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Strong performance at Cathay Pacific

Hong Kong airline Cathay Pacific has said it expects performance to improve further in the second half of financial 2010 after reporting record profits for the past six months.

The airline – the dominate carrier in the region – reported a net profit of HK$6.84 billion for the six months ended June, up from HK$812 million a year earlier.

This is despite an interruption of aviation traffic earlier this year, when ash from an Icelandic volcano shut down swathes of European airspace for a number of days.

The figure represented the best-ever six-month profit for the company, beating an average forecast of HK$4.13 billion from six analysts polled by Reuters news agency.

Following the results Cathay climbed as much as 7.3 per cent to HK$19.40 this morning, the largest intraday trading rise since October 2009.

Turnover for the period increased by 33.7 per cent to HK$41,337 million.

A cautiously optimistic Cathay Pacific chairman, Christopher Pratt, said: “If present trends continue, we expect our financial results to continue to be strong in the second half of 2010.

“That said, conditions can change rapidly in the airline industry. Our results would be adversely affected, and very quickly so, by a significant further increase in fuel prices or any return to the recessionary economic conditions of 2008 and much of 2009.”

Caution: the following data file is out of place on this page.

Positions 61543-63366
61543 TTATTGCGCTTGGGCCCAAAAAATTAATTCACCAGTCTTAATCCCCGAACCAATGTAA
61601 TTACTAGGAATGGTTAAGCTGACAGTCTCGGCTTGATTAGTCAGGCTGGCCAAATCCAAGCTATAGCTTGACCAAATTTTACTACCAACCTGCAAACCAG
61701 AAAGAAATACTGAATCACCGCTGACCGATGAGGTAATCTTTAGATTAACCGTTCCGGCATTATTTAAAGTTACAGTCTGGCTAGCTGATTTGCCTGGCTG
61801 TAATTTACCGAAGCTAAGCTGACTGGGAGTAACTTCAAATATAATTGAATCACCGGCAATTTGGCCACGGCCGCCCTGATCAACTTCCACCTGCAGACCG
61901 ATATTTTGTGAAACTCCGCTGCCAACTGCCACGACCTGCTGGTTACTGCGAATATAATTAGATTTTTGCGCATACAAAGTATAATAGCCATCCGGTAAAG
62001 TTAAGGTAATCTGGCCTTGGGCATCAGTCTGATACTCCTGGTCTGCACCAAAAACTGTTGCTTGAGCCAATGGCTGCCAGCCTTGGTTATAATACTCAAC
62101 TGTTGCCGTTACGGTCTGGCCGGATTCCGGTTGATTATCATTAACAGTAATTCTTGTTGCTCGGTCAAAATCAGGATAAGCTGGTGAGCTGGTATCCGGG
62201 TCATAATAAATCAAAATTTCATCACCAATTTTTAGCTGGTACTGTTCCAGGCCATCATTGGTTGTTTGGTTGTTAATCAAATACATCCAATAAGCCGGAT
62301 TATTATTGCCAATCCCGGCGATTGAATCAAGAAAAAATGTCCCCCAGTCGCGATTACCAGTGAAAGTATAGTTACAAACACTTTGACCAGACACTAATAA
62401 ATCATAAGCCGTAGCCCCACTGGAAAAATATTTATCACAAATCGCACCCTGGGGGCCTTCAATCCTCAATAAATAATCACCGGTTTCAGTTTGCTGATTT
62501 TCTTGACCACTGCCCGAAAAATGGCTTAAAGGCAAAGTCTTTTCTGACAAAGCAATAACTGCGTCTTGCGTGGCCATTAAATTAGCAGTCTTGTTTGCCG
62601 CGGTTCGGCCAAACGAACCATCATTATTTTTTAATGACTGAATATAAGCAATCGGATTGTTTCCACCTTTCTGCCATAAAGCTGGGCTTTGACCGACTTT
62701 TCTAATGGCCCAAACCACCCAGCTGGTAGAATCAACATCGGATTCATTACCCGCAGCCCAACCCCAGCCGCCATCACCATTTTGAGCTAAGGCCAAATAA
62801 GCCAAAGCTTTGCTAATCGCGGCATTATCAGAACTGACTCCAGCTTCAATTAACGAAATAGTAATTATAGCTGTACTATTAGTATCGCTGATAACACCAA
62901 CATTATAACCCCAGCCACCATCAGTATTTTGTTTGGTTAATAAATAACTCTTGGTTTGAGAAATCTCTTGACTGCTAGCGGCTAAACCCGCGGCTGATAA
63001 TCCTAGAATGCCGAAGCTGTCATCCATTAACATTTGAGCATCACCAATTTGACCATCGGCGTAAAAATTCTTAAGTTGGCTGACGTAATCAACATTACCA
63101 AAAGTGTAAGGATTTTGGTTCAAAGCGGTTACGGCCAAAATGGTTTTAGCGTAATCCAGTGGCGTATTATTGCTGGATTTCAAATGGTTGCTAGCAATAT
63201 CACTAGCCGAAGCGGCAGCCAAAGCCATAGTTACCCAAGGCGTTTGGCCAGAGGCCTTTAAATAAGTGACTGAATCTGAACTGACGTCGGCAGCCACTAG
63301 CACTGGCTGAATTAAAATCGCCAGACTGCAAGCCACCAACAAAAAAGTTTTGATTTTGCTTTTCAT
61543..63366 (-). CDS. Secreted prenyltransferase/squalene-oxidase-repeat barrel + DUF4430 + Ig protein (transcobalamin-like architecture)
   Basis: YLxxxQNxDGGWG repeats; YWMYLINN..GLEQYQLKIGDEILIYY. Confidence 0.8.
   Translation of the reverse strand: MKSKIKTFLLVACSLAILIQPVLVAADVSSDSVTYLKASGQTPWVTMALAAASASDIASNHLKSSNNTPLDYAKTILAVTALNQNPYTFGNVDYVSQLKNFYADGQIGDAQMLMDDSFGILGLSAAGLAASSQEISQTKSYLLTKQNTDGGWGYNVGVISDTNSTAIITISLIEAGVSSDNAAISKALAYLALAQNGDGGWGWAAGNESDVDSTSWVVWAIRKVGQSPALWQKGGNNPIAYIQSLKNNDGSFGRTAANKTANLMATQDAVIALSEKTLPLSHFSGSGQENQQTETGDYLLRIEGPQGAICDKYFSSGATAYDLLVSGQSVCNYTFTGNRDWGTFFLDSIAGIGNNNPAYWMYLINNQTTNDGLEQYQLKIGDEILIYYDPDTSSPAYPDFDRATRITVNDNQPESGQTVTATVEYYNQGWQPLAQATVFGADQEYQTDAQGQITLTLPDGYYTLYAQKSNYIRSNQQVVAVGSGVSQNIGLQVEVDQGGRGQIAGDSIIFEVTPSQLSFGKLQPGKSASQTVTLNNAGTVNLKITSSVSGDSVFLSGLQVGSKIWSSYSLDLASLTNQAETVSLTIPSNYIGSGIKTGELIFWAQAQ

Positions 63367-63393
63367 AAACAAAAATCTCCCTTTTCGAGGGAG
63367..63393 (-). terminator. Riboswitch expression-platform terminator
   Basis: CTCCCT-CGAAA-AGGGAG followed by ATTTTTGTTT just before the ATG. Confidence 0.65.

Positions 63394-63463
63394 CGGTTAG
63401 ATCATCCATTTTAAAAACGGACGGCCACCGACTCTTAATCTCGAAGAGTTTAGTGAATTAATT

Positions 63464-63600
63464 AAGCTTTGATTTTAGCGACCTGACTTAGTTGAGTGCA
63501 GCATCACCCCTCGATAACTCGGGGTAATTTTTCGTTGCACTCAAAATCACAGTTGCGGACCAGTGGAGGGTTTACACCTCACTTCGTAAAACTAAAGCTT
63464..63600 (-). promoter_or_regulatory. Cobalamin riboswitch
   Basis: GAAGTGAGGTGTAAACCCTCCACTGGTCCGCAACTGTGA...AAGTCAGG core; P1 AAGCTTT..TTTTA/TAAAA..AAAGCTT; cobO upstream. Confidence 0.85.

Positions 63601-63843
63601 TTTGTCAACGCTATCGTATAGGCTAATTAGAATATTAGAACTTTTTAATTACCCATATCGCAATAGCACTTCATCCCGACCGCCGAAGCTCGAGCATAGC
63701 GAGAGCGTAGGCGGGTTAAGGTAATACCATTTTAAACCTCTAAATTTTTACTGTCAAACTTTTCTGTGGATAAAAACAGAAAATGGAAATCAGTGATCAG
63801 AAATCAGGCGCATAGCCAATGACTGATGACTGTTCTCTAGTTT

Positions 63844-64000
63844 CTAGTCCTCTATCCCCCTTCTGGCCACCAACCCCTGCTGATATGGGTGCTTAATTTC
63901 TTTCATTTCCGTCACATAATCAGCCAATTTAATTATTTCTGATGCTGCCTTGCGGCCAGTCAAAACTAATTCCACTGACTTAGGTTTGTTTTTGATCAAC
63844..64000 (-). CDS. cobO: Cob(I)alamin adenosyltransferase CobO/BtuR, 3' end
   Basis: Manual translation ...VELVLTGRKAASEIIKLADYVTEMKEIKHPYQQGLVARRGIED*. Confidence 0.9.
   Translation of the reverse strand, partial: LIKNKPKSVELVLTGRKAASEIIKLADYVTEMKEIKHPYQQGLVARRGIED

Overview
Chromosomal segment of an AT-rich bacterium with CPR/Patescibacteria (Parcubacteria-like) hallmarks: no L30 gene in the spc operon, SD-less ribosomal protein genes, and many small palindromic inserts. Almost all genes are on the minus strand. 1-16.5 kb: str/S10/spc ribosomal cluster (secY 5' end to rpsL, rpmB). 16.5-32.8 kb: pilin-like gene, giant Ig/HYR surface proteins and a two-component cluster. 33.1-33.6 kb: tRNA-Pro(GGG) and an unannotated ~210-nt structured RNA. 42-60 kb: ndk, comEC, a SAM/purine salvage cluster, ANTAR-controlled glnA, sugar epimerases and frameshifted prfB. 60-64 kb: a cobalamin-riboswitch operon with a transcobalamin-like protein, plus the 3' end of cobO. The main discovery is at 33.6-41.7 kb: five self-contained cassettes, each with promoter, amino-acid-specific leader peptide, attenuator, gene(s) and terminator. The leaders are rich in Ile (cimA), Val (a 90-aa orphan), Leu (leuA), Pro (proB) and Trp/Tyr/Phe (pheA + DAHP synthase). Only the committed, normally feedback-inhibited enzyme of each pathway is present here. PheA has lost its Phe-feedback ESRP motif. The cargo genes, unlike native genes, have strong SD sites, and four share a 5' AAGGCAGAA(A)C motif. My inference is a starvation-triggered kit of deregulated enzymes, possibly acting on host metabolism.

Future Developments

Cathay Pacific confirmed it has signed a letter of intent with European manufacturer Airbus to buy 30 A350-900s. The airline also intends to exercise purchase rights with Boeing to buy another six 777-300ERs.

The total catalogue price of both orders will be about HK$75 billion.

The new A350s will be delivered between 2016 and 2019 and will be used partly to replace some of the airline’s older aircraft and partly to accommodate future growth.

The Airbus A350s are also expected to allow Cathay to fly to secondary cities in Europe and the United States, where limited demand does not allow the operation of larger aircraft.

Cathay Pacific chief executive, Tony Tyler, said: “The A350-900 is a perfect fit for the development of our fleet - a mid-size long-haul aircraft that is fuel efficient, environmentally friendly, and provides the kind of capacity, range and operating economics that we need to complement and enhance our existing fleet.”

Cathay Pacific’s strategic partnership with Air China has also continued to mature, following the formation of a new cargo joint venture based in Shanghai – announced in February.

The two airlines will use an existing Air China subsidiary, Air China Cargo, in which Cathay Pacific will take equity and economic interest of 49 per cent, as the platform for the joint venture, which is expected to begin operations in October.